It is important to keep in mind that a lot of us tend to see the worst in a situation, and even use it to improve things in the products we are working on, as it allows us to think of edge scenarios. But our lives do not need to be edge cases, so it is important to seek support in understanding why we tend to default to this type of thinking.

In our control vs outside our control

Are we trying to take ownership of things that are outside our control? If so, is this a recurrent thing we tend to do? Let’s try to sit with it, see where it might have started, and even discuss this with a therapist, to understand the emotional linkage between events.

It is common to see things this way, especially as women, but it can be improved. Don’t hesitate to use therapy to help change these thinking patterns.

3. Emotional transference

Is this our issue or is it from someone who cannot contain it?

Sometimes, we take “the hot potato”. Someone who cannot contain what they are feeling comes to us, and, although we were calm and content a moment ago, after talking to them, we feel on edge, doubting ourselves, seeing things spiral or other scenarios that feel out of place and too intense.

  • This is usually a sign of taking over the emotional reaction of another person. It is a type of transference that happens especially when people are highly empathic. It is important to sit with this feeling, understand whether it is warranted, or if we might have adopted it from another person.
  • In the case it isn’t fully of our own making, we can try to understand why it resonated with us. It generally is less intense once we understand where it comes from and why it resonated with us so deep.

4. Understanding their point of view

When was the last time you asked your manager what they are trying to achieve? What are their targets? What do they care about most?

This links with managing the manager, but to truly understand what it is they want, what they need to avoid, how they see the situation can bring clarity and help us reprioritize:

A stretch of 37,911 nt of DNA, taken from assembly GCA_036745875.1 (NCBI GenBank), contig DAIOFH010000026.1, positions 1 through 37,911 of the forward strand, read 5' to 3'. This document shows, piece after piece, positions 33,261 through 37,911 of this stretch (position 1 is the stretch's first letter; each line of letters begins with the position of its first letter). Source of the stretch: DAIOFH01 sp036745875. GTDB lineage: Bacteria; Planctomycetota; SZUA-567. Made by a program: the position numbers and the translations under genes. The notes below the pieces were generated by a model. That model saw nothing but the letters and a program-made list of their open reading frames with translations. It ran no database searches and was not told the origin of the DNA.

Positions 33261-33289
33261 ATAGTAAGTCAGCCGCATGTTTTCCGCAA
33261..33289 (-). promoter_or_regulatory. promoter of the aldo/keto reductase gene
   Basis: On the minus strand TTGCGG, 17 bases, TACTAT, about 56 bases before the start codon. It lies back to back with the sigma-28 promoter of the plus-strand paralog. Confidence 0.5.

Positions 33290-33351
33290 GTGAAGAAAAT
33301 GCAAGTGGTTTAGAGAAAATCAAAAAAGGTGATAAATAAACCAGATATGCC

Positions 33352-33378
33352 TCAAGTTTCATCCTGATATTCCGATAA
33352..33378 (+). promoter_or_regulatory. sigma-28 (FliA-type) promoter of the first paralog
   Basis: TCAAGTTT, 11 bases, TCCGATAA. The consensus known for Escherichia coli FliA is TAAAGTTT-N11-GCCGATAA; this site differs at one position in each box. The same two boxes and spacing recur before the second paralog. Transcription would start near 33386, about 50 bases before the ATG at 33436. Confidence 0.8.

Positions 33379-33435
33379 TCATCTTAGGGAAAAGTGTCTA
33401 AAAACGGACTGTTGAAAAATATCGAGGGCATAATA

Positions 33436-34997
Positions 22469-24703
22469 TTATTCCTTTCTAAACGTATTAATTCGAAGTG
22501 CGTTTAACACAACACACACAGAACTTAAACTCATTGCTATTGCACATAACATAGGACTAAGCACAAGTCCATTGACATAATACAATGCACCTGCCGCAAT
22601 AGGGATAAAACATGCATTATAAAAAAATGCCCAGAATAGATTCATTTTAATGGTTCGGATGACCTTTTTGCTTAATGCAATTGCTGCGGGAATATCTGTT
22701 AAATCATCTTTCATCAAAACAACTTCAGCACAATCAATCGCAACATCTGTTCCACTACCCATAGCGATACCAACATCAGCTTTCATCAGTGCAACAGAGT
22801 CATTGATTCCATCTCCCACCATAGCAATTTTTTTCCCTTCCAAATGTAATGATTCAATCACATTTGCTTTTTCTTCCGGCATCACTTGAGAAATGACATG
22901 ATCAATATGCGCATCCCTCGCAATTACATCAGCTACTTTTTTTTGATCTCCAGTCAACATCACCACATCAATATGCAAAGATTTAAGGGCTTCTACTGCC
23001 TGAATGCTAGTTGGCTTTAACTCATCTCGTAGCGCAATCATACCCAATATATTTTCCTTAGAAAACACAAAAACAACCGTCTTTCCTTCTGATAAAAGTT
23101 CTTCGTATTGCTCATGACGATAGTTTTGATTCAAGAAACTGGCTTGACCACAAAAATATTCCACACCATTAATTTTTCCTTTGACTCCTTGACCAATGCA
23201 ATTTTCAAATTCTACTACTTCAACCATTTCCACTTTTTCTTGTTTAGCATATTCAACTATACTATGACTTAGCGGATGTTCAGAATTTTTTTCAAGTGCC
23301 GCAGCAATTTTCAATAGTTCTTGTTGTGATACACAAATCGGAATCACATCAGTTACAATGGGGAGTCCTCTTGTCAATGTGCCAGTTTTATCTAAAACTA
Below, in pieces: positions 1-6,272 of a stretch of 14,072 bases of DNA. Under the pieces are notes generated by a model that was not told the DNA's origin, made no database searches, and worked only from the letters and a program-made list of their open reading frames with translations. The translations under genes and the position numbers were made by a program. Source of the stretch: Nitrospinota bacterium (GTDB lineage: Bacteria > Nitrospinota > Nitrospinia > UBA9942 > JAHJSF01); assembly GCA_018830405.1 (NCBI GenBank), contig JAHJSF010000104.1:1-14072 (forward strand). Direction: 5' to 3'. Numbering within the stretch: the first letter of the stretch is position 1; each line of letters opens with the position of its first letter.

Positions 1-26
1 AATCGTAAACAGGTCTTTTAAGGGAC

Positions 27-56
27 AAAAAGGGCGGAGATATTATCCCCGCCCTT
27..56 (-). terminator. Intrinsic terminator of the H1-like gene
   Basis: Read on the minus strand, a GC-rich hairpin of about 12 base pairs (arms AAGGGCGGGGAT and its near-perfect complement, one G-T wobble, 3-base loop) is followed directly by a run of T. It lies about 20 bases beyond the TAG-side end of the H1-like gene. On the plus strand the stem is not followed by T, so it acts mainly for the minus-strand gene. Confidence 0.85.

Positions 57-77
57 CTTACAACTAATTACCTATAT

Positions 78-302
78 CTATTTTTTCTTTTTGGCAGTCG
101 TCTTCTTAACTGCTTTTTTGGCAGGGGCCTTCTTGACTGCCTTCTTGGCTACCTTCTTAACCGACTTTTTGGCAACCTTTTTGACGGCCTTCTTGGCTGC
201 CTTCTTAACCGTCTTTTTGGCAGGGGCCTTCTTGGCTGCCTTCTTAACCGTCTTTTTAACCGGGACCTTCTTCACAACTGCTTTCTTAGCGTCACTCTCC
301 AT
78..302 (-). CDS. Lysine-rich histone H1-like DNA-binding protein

• They might not care as much about quality as they care about deadlines being respected or about a specific area of the product/business. This gives us actionable points to work on, which help them and the rest of the team
  • It will also give us insights on how to negotiate with them, based on what they care about - speak their language, and understand their priorities, so we are able to present things based on their values and needs

5. Establishing boundaries

This can be harder to do, as some people will try to place us in predefined roles.

Conveying concerns according to what they care about

To do this, we make sure we have a clear understanding of how this will affect our ability to deliver, usually financially quantified (the method is based on the manager’s priorities).


  • it will take x% more time to complete each project when working in parallel, leading to x clients that are unlikely to renew due to x y z;
  • increasing project cost by x if adding x y z to the scope at this point in time, which is not validated in the market, and therefore might not have any ROI

Make sure that this shows the importance of your job, and your skill, not just the obstacles that stop them from implementing what they are asking you to do. Then collaborate or propose alternatives.

Coming up with alternative solutions

Understand their willingness to improve things in the company, based on what they care about and their track record.

Set aside 1-2 hours a week, at the end of the week, to think about what can be improved and how. Take these items to your manager as suggestions, and discuss their viability.

If you have a manager who is proactive rather than reactive, discuss the problems first and see if they already have solutions, and if you can support in implementing them.

6. Creating space

When we are stressed, our first instinct is to disconnect. Here are some things to do if we feel that our usual activities are not helping us recover:

Going out, regardless of the weather

  • Challenging weather might be better because we end up focusing on it instead of what we were stressed about. For people who love sunshine, taking a walk in the rain will be amazing. Not only building up that resilience, but detaching from our problems and recurring thoughts.